The daughter of a Serbian father and a mother who descended from an ancient Serbian family in Bosnia, Mileva Todorović enrolled at the Zagreb Academy of Fine Arts, which in the 1920s was the sole institution of its kind in the Kingdom of Yugoslavia. She was the only woman to attend the classes of the great Croatian painter Ljubo Babić. While in Zagreb, she took part in meetings and debates held by Zemlya (Earth), a group of progressive, socially committed Croatian painters, sculptors and architects, which included Krsto Hegedušić, Marijan Detoni, Frano Kršinić and Anton Augustinčić, who were influenced by the Futurists, Constructivists and Dadaists, as well as by the Bauhaus movement. Although her work frequently featured in exhibitions alongside the Zemlya group she found herself questioning the rebellious streak of her fellow artists and this led her to develop a more intimate and personal vision of her art. On her return to Sarajevo in 1937 she produced a series of eleven satirical drawings as a way of reflecting political world events. Todorović joined the Collegium Artisticum group, whose members were left-leaning painters allied to the Yugoslav Communist Party and included Roman Petrović, Vojo Dimitrijević, Ismet Mujezinović and Daniel Ozmo. The group held its final exhibition in 1941.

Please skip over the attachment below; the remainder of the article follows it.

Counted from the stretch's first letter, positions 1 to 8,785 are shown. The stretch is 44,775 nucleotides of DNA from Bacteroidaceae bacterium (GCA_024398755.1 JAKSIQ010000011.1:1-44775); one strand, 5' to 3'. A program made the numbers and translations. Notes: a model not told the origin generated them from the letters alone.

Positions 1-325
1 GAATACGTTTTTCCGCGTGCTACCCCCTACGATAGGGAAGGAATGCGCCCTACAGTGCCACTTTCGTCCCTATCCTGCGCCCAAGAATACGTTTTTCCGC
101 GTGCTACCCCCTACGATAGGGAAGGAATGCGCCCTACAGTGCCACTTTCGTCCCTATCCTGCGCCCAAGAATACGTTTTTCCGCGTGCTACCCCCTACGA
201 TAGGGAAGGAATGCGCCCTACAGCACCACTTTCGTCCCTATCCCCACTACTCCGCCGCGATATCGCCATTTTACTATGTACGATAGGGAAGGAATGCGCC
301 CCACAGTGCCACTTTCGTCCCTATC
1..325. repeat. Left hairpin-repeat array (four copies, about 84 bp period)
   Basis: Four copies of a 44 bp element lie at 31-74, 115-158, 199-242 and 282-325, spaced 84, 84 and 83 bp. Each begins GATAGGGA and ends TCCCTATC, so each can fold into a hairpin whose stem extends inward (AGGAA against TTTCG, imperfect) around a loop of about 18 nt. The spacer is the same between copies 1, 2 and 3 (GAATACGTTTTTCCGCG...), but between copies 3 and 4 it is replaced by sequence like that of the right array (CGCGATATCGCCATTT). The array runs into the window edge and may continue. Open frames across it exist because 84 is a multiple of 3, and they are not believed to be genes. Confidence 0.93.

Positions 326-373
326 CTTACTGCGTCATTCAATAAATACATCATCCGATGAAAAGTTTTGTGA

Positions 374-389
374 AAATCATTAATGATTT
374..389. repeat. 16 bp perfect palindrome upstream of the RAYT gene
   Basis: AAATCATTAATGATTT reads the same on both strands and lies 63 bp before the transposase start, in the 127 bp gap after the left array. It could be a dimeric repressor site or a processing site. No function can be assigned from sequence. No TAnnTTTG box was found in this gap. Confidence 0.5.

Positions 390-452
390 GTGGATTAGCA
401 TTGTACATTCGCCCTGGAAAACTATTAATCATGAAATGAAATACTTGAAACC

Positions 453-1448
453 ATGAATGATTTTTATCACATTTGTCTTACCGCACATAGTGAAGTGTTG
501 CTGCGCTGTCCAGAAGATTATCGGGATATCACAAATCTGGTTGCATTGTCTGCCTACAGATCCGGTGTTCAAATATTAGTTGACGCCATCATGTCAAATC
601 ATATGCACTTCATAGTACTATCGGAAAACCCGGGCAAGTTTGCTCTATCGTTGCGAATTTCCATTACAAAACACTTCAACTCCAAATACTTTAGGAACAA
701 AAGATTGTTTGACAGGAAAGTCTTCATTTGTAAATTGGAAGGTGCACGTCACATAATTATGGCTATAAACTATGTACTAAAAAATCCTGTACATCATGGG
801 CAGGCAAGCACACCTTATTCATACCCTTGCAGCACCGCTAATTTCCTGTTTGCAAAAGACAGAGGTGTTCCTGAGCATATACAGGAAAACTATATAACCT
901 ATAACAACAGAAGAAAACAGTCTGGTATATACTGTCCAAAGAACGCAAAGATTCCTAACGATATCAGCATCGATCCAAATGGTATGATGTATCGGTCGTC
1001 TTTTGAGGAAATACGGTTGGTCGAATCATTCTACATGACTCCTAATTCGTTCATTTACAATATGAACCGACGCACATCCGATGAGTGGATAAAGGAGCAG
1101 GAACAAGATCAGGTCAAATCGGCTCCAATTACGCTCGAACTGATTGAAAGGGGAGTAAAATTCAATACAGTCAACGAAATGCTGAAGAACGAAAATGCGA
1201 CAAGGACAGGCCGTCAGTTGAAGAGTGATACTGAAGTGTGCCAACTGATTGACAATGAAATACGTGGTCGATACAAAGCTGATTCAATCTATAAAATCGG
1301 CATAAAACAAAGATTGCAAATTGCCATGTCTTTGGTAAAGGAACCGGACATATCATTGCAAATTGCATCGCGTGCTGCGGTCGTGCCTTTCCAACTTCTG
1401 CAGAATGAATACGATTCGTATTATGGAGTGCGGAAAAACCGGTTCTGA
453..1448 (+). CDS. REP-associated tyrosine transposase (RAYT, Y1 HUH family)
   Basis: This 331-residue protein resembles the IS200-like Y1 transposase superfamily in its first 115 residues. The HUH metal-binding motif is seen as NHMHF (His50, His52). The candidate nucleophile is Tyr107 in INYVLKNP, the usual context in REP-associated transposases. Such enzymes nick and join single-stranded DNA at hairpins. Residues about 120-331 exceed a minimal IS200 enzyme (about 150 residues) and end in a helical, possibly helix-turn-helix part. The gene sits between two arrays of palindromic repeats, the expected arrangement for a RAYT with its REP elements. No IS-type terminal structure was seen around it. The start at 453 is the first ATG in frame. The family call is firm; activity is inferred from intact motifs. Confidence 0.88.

In 1942, while working on the illustrations for Goethe’s Faust, M. Todorović was arrested by the Nazis and deported to the Stara Gradiska concentration camp in Croatia. Her knowledge of German meant that she was sent to labour camps in Germany and Austria before being exchanged in 1943. Back in Belgrade, she remained in hiding until the liberation, when she became the first of the city’s painters to respond to the call of the State War Crimes Commission, using her work to attest to the atrocities of the Ustashe reign of terror, targeted at prisoners from the Jasenovac and Gradiška camps. She produced a series of ten moving drawings portraying the bodies of the victims floating in the Sava River. In late 1945, back in Sarajevo, M. Todorović went through a period of committed realism centred around women workers. From the 1960s, however, she set aside war as a theme in favour of a more intimate poetic style and began painting still lifes and everyday subjects in lyrical, melancholy hues. Most of M. Todorović’s 300 paintings and 100 drawings were created over the last forty years of her life. The first woman to enter the Academy of Sciences and Arts of Bosnia and Herzegovina, she is considered one of former Yugoslavia’s major artists.